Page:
It was February 1945, and the Second World War was drawing to a close. Franklin D Roosevelt, the US president, was returning from the Yalta conference involving Joseph Stalin and Winston Churchill, at which the map of post-war Europe had been drawn.
Roosevelt had another important meeting. Landing near the Suez Canal, he went aboard the USS Quincy. Another American ship, the USS Murphy, drew up alongside, bearing King Abdulaziz of Saudi Arabia. The two men talked intensely for five hours, a conversation that set the pattern for American involvement in Middle East oil.
As the US pollster and columnist for The National James Zogby noted in a speech at the Dubai School of Government recently, every US president since Vietnam has had his presidency decided partly by events in the Middle East. As if Iraq were not enough, Barack Obama, the current US president, faces the same judgement over Egypt.
After the protests against Mr Mubarak, oil prices rose on Friday, with Brent crude in London almost touching $100 a barrel for the first time since the onset of the global downturn.
The dramatic events in Tunisia and Egypt raise the question of whether the pursuit of stability in the Middle East, designed to protect oil supplies, in fact created a more dangerous situation.
After the historic meeting on board the Quincy, James Forrestal, the navy secretary, said in 1945 he did not "care which American company or companies developed the Arabian reserves" as long as they were American.
Eventually, five US oil corporations, the forerunners of ExxonMobil and Chevron, together with British Petroleum and Anglo-Dutch Shell, emerged as the "Seven Sisters" that dominated global oil production.
The US steadily took over the UK's role as the guarantor of Middle East security and bulwark against communism, guaranteeing the cheap, abundant oil that the post-war economic boom required.
When, in 1951, Mohammad Mossadegh, Iran's democratically elected prime minister, nationalised the country's oil industry and ejected the British-owned Anglo-Iranian Oil Company, the Americans and British organised first a boycott of Iranian oil, then a coup that ejected Mossadegh in 1953 and returned the pro-western Shah Mohammad Reza Pahlavi to power.
Iran was soon bound into the US-inspired security structures in the region, aimed at containing the Soviet Union and its regional allies such as Egypt under Gamal Abdel Nasser, its president.
The Baghdad pact linked Turkey, Iraq, Iran and Pakistan. After the overthrow of the Iraqi monarchy in 1958, and Iraq's realignment towards the Soviets, the Americans shifted to a "two pillars" policy, in which the Shah and Saudi Arabia would police the Gulf and its vital oil supplies.
After the 1973 October War and the short-lived Arab embargo on oil sales to the US, Opec nations completed taking control of their oil industries. The two events together drove oil prices to previously unimaginable records, bringing unprecedented wealth and development to the Gulf, but also wrenching social change. Henry Kissinger, then the US secretary of state, even welcomed high oil prices as a way to channel funds to pro-western governments.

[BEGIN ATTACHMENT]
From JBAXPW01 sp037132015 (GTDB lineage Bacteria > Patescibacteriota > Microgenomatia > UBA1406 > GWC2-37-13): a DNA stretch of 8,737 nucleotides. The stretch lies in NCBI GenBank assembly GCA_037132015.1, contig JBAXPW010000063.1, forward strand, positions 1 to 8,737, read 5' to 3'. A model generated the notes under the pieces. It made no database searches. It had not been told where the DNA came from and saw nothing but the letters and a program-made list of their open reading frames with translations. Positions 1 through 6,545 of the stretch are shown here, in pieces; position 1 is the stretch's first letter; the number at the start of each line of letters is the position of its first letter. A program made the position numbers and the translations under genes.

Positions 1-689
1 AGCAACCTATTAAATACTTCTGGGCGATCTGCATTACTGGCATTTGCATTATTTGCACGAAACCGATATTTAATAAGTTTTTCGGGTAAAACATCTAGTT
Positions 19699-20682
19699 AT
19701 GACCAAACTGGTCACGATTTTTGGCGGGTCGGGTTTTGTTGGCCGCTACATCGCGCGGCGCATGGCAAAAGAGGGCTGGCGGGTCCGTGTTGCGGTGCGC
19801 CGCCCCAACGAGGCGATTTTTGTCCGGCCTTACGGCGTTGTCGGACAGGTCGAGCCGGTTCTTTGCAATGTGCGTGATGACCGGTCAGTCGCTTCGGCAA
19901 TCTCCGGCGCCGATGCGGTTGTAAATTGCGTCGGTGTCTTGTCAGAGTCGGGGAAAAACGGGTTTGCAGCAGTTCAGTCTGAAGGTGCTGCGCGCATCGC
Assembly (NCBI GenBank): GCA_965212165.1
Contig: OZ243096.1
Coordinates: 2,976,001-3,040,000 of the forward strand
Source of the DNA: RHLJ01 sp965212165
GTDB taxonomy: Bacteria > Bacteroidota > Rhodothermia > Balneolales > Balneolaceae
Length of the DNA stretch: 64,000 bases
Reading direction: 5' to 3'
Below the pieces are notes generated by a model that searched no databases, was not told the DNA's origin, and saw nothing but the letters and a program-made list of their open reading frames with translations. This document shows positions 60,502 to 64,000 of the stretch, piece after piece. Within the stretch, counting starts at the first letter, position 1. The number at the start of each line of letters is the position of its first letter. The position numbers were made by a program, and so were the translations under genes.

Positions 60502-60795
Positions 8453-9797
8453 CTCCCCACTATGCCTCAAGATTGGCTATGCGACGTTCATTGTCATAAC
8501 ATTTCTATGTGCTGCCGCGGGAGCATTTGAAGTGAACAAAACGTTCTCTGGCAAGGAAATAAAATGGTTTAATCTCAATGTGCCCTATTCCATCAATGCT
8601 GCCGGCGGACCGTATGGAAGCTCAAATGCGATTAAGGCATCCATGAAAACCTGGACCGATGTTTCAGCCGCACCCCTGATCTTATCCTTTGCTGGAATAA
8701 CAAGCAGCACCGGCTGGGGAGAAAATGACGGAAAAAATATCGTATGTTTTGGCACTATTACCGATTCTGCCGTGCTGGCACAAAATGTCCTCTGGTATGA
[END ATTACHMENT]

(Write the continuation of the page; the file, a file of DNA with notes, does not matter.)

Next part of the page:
In 1979, one of the two pillars came crashing down. Anger in Iran over inflation, corruption and repression led to mass protests that drove out the Shah and ushered in the Islamic republic. Almost at once, Saddam Hussein's Iraq attacked the new regime, waging an eight-year war with the tacit, and often overt help of the US.
For the first time, the US became involved in actual military operations in the Gulf, escorting oil tankers and destroying the Iranian navy. And the US found a replacement pillar: Egypt, under Sadat and then Mubarak, had moved into a pro-Western stance, and the vital Suez Canal had reopened in 1975, allowing Middle East oil to reach Europe directly.
US financial and military support to Iraq would rebound in 1990 when, with his regime mired in debt after the Iran-Iraq war and suffering from low oil prices, Saddam Hussein attacked Kuwait. The subsequent operation to drive him out deepened the US-Saudi alliance but left unresolved the "Iraq question" until the 2003 invasion, with consequences still being played out today.
After the end of the Cold War ended the communist menace, new threats to energy supplies have been perceived: first Iraq, then Iran and al Qa'eda. The Egyptian revolt is the latest factor to make oil traders tremble.
Yet none of these threats have led to serious disruptions in supplies. Oil revenues are the lifeblood of Middle East producers, no matter what the regime. Even revolutionary Iran resumed exports as fast as possible. Democratic governments, with a restless population to satisfy, are under even more pressure to keep the taps open.
The latest oil boom, over the past decade, has driven modernisation with the opening up of many Middle East economies to the world, the spread of new communications technologies, the transformation of Arab news by Al Jazeera, backed by Qatar's gas revenues, and the wave of young people hungry for opportunities.
As Turkey has shown, an elected Islamist government can have friendly relations with the West.
A policy created on the deck of a cruiser in 1945 requires transformation for 21st-century realities. Although its shape is still unclear, a new paradigm is needed for Middle East energy security.
Robin M Mills is an energy economist based in Dubai, and the author of The Myth of the Oil Crisisand Capturing Carbon